Movies can provide spiritual experiences


John Hurt in Shooting Dogs

Movies and church worship both attempt to transport a person out of their everyday experiences to another level. Both are scripted, and both use images, music, symbols, and story. And to do this, they have special buildings. In fact, in Victorian times some Catholic churches even charged admission fees. A seat at a high Mass was more expensive than a low Mass (presumably, popcorn was extra).

Despite on demand TV movie channels, the growth of internet movie downloads, and the popularity of wide screen TVs, which create a mini cinema at home, cinema going in the UK has lost none of its popularity. We clearly still love the experience of sitting with others in the darkness in the cinema.

On the other hand, church attendances continue to fall each year in all mainstream Christina denominations. For example, only around 20% of the four million Catholics in England and Wales now regularly go to Mass on Sundays.

So why are cinemas able to get people through the doors and churches can’t? Films, unlike church worship are entertainment, of course, but they can tell us something about their lives and, sometimes, about God.

It’s not going too far to say that, for some people, movies can provide a kind of spiritual experience they believe church can’t. Certain movies can inspire, broaden our vision and also get us thinking about some of the big questions.

In his excellent book Praying the Movies, Edward McNulty, a Presbyterian pastor, says that some films “help us to understand a little better what it is to be a human being and, in a few cases, even to see a little more clearly the emerging kingdom of God.”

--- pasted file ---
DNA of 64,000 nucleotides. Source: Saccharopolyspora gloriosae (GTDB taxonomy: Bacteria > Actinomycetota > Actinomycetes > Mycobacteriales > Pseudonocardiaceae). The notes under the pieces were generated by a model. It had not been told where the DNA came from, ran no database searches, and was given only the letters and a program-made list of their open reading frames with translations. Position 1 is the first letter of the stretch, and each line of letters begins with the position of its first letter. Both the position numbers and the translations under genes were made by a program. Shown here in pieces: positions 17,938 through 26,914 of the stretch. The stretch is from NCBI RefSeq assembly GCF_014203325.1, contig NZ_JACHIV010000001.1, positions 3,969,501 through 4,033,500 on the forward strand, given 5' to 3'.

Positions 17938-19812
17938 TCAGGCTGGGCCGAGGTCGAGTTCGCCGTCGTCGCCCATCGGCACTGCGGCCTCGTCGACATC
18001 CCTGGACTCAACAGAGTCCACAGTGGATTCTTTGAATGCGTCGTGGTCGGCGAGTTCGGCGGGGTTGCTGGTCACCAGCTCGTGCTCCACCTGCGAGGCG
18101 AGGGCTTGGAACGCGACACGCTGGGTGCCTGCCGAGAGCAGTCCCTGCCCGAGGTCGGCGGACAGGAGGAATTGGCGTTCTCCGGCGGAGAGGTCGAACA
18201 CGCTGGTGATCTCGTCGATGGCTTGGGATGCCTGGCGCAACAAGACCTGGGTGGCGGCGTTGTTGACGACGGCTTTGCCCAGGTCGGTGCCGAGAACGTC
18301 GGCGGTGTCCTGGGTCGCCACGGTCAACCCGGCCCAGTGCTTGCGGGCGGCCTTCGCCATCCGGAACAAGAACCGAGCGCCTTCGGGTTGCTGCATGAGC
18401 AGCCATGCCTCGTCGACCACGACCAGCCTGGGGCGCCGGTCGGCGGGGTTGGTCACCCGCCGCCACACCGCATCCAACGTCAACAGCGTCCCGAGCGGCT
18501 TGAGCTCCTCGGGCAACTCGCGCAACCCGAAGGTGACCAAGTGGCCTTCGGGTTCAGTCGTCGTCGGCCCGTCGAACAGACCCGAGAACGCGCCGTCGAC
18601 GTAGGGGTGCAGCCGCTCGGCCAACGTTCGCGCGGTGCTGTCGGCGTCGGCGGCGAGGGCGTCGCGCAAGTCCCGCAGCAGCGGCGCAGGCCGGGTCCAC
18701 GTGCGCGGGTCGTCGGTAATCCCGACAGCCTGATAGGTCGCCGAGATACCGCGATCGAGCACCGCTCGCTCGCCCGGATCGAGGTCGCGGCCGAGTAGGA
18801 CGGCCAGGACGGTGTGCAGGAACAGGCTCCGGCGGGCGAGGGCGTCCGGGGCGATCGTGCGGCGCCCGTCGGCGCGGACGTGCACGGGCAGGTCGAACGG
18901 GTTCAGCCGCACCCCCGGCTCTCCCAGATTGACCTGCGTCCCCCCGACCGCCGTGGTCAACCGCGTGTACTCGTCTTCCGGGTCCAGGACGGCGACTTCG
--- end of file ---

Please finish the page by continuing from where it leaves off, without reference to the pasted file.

One film in particular that seems to do this is The Shawshank Redemption. Starring Morgan Freeman and Tim Robbins, it tells the story of a friendship between two prisoners and how each of them rediscovers hope.

The film’s enduring popularity stems from its depiction of the triumph of the human spirit over adversity and the idea that each person has the capacity to change.

Shooting Dogs, on the other hand, has an explicit religious narrative. It’s about a Catholic priest, played by John Hurt, who, like the small UN peace-keeping force, can only stand by and watch as Rwanda descends into madness and mass slaughter.

The film is not only a terrifying picture of how a country can disintegrate and neighbours turn against each other, but also a powerful portrayal of a priest living out his faith, even to death.

Movies can leave you with much to ponder. In Evan Almighty, Evan’s wife leaves him because she thinks he is crazy to be building an ark. In a roadside diner, she encounters God disguised as a waiter.

He says, “If someone prayed for the family to be closer, do you think God zaps them with warm, fuzzy feelings? Or does he give them opportunities to love each other?”

Movies succeed when the story to tell resonates within us and tells us something about ourselves or gives us a particular insight. By the same token, perhaps the Church fails when the story it tells doesn’t resonate with us and fails to connect with ordinary human experiences.






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